'Law & Order: SVU' Alum Blasts Series Following John Oliver's Criticism: I'm 'Embarrassed'

Following Sunday's episode of Last Week Tonight with John Oliver where the talk show host criticized Law & Order creator Dick Wolf for creating a pro-police franchise and fostering a close relationship with the New York Police Department, SVU alum Diane Neal is blasting the series. Neal, who played A.D.A. Casey Novak on Law & Order: Special Victims Unit, said she is "embarrassed" to admit that she thought the show depicted any semblance of reality.

After the episode aired in which Oliver called the show an "ad for a defective product," Neal asked her followers on Twitter if SVU created "unrealistic expectations" of what a real-life sex crimes unit does when they reported one. A fan shared with Neal that they reported a sex crime, but police "made it obvious" they did not believe them. They never responded and they were told the case was transferred to a detective who hung up on them. "I never wished Olivia Benson was really more in my life," the Twitter user wrote, referring to the character Mariska Hargitay has played for over 20 years.

"I agree. If [Olivia Benson and SVU] were real, there would be a LOT more justice," Neal replied. "I'm embarrassed to admit, I used to think the way it worked on the show was like real life. Then I found out the hard way I was wrong. Thank you for sharing the story of your real experience." She included the hashtag "I am sorry." In another tweet, Neal thanked her followers for sharing their stories.

Oliver's Last Week Tonight piece cited a December 2021 report from The Appeal, calling on Hargitay to quit SVU if she really cares deeply about real sex crimes cases. The outlet spoke to five women who sought help from the NYPD after they were sexually assaulted and all five had a negative experience. They believe SVU is really a "disservice" to survivors of sexual assault by falsely depicting the NYPD's Special Victims Unit as a group of police officers who are good at solving sex crimes.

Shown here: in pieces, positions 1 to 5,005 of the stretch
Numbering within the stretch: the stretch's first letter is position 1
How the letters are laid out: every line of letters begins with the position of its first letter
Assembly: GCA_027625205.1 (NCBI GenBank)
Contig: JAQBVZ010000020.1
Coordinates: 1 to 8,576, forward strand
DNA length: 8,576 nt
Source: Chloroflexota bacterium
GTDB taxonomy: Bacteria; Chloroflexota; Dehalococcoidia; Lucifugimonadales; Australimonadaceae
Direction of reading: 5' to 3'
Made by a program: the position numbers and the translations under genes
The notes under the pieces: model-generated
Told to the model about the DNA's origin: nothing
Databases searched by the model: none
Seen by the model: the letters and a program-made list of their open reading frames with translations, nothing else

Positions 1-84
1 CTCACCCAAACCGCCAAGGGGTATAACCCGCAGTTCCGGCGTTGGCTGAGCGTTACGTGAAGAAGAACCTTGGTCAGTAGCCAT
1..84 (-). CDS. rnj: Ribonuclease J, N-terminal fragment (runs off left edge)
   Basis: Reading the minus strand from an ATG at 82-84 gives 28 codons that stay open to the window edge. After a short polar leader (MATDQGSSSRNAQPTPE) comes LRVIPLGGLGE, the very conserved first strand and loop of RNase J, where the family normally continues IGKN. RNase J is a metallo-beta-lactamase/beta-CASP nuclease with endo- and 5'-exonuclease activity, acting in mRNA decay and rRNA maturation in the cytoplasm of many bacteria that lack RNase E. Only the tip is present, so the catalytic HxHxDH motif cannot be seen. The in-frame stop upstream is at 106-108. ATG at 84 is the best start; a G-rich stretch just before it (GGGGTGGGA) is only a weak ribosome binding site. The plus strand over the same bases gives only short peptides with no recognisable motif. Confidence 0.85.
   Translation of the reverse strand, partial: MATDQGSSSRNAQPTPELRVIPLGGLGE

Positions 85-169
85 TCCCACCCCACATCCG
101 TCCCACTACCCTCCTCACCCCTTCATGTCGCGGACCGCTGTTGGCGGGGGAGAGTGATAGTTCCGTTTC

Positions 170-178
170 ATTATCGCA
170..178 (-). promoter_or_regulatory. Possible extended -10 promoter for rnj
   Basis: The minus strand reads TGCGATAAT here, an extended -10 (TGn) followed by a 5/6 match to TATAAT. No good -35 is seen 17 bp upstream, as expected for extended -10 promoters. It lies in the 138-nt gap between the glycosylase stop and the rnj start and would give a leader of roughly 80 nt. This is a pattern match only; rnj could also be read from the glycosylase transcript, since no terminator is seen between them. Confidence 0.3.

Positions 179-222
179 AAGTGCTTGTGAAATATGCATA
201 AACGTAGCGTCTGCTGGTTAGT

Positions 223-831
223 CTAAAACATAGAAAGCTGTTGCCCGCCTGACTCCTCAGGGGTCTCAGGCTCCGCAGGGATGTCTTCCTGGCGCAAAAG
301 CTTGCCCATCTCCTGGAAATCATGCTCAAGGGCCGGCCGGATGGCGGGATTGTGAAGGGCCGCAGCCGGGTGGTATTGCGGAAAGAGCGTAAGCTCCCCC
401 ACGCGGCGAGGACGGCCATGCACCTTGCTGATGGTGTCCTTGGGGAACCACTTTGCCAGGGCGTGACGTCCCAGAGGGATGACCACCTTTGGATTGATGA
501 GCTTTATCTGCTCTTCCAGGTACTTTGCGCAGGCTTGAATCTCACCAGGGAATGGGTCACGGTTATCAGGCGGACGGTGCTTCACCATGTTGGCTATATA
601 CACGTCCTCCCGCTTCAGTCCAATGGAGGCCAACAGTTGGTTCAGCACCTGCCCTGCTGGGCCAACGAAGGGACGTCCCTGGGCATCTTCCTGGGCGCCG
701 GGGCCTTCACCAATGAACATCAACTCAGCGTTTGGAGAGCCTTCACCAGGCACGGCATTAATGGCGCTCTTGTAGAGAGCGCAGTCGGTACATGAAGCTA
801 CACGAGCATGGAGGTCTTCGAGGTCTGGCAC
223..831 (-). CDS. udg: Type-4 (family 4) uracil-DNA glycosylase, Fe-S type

"Law & Order: SVU gave me the false impression that this squad cared deeply about victims and their jobs," writer Gina Tron, who reported a sexual assault in 2010, told The Appeal. "The show is nothing more than a fantasy, as an accurate dramatization of the unit would depict detectives sitting around the station disparaging rape victims in front of their peers and pressuring them to drop their cases so they could avoid doing work."

The Appeal accused Hargitay's Joyful Heart Foundation of promoting a false narrative that the backlog of tested rape kits exists because law enforcement does not have the funding to test them all or caused by reasons out of their control. In 2018, The Appeal argued that the "backlog" narrative allows law enforcement to shift responsibility for the problem.

"Mariska Hargitay has built a great career from Law and Order: SVU, and built a sterling reputation as a sexual assault advocate from her organization, the Joyful Heart Foundation," JL, who reported a sexual assault to the NYPD in 2012, told The Appeal. "Unfortunately, the actual sexual assault advocacy community has had the misfortune of seeing what lies beneath the Hollywood veneer of the Joyful Heart Foundation, its consultants, and its founder."

On Last Week Tonight, Oliver admitted that Law & Order could not depict reality if it wanted to remain entertaining, but he called out Wolf for his cooperation with the NYPD. The show can give people a false sense of how the police and prosecutors work. "Instead of depicting a flawed system riddled with structural racism, the show presents exceptionally competent cops working within a largely fair framework that mostly convicts white people," Oliver said.

At the end of his piece, Oliver told viewers that Law & Order would never depict the reality of the justice system, just like Grey's Anatomy is never an accurate representation of how a hospital works. The franchise is "presenting a world where the cops can always figure out who did it, defense attorneys are irritating obstacles to be overcome, and even if a cop roughs up a suspect, it's all in pursuit of a just outcome," the comedian said.